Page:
Dan Sloan


Dan Sloan’s world revolves around coffee, but he’s not an addict or snob.

He has a Milano in the morning and maybe another in the afternoon, but that’s about it. If he happens to have a cup of coffee that’s not great when he is traveling, it’s no big deal. Actually, it’s kind of a good thing, he said, it just reaffirms that what his team is doing at The Mill is as good as he thinks.

Dan has been part of The Mill since his early 20s. He’s gone from doing the books, to roasting the coffee and managing the staff to being an owner. He’s seen the coffee shop expand from a coffee corner to two full-scale shops.

A lot of his story has been shaped by the growth and expansion of The Mill, but Dan’s story has also shaped the organic and eclectic feel that’s present at The Mill today.

Let’s start at the beginning.

It was the late ‘70s and Dan was finishing his accounting degree at Union College. He was a numbers guy looking for his first job and a professor told him that the bike shop down the street needed someone to help with their books, so Dan applied and got the job.

At the time, the bike shop owner had a small coffee area in a corner of the shop. Nothing fancy, just basic coffee for the people who shopped. Over time, the shop owner fell in love with coffee and wanted to sell gourmet imported coffee to customers.

“That was the genesis of The Mill,” Dan said.

Now, The Mill has become a Lincoln staple. It’s a go-to spot for studying, newspaper reading or even a first date. Dan looked around The Haymarket Mill, scoping out his patrons for the day, as he described how he enjoys watching different crowds of people filter in and out of the coffee shop.

There’s a certain group that shows up at The Mill on Sunday mornings and another that occupies the late-night, weekday hours. So many people have integrated The Mill into their routine, and to Dan that’s special.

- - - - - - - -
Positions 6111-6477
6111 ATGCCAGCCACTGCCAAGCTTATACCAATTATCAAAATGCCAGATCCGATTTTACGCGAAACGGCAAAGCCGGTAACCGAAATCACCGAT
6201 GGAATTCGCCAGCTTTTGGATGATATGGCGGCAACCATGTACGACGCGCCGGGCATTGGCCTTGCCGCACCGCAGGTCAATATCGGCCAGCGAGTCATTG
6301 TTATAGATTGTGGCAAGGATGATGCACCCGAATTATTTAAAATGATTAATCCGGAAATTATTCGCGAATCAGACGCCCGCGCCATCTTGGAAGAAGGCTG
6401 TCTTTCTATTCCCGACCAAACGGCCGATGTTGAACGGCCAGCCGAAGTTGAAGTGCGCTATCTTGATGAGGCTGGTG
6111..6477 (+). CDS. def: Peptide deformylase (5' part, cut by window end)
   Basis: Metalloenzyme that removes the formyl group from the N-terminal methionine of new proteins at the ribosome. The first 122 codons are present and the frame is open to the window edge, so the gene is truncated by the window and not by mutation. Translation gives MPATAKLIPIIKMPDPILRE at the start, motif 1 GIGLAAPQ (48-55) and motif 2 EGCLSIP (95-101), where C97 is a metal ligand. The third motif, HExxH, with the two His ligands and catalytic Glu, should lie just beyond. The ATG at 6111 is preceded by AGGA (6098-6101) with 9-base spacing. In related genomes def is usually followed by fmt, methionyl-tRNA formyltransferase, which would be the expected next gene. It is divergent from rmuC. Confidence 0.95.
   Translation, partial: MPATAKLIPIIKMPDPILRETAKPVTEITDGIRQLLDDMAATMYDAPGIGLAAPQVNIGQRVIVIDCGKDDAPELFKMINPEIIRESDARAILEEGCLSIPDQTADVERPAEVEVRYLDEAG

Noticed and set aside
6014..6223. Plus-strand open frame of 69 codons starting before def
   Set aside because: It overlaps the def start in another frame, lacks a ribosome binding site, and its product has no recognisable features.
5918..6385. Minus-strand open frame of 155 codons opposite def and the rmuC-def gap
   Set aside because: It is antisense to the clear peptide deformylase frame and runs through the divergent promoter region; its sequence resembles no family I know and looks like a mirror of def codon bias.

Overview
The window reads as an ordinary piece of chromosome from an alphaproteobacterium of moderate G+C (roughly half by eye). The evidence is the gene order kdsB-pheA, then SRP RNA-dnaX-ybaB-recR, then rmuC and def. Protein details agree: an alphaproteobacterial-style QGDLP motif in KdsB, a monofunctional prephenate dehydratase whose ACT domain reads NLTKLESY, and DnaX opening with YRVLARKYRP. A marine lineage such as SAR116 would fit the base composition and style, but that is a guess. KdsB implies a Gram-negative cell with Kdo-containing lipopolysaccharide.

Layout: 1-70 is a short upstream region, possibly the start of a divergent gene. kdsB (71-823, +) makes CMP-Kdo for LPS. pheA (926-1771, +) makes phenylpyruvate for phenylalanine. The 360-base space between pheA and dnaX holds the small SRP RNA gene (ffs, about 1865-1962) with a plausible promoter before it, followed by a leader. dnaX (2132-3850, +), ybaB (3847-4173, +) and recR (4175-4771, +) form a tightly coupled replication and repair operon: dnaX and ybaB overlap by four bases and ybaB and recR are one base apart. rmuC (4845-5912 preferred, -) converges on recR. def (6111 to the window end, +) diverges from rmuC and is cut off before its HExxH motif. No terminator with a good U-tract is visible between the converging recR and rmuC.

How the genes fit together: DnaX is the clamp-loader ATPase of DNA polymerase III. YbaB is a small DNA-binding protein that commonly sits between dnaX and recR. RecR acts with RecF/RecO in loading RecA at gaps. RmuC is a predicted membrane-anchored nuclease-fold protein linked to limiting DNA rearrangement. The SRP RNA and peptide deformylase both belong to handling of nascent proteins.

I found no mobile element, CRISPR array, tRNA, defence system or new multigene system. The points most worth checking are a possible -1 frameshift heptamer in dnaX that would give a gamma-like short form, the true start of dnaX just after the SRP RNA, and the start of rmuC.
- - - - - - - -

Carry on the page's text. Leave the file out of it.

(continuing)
When it comes to running the shop, Dan described his approach as more evolutionary than revolutionary, meaning he didn’t necessarily set out to do anything other than roast and sell great coffee, but they’ve catered their services and aesthetic to what customers have wanted.

“We’re about community as much as coffee … we’re a melting pot, a meeting place, a safe haven … and we hear people’s stories,” he said as he waved to someone across the shop.

The Mill has done well, Dan said. Are there ways they could be more profitable? Sure, but he’s not willing to compromise his community-focused shop just to be slightly more profitable, that’s not Dan.

And while running a local coffee shop might seem like a simple task, it’s not. Dan takes it personally. His employees are like his kids, his two locations are an extension of his home and every paycheck he writes is going toward important things like college tuition, gas, groceries, student debt or rent.

It’s heavy and even lonely at times, because running a popular coffee shop is a 24/7 job. But it’s a load he shares with his wife, and it’s also one Dan takes pride in. It’s a pride and work ethic that he connects to his dad who owned a bakery in a small Michigan town.

Dan can remember washing dishes in the bakery and pulling all-nighters with his dad to make sure the shop was stocked for the next day. He knows it wasn’t easy to raise four boys on a bakery, but it was what his dad loved and passionately pursued until he retired.

He’d often say to Dan, ‘If you don’t have pride in what you do, you have no business doing it.’ That’s why Dan has stayed tethered to The Mill after all this time, it’s the combination of his passion, the people, the ownership and the community – it’s satisfying work.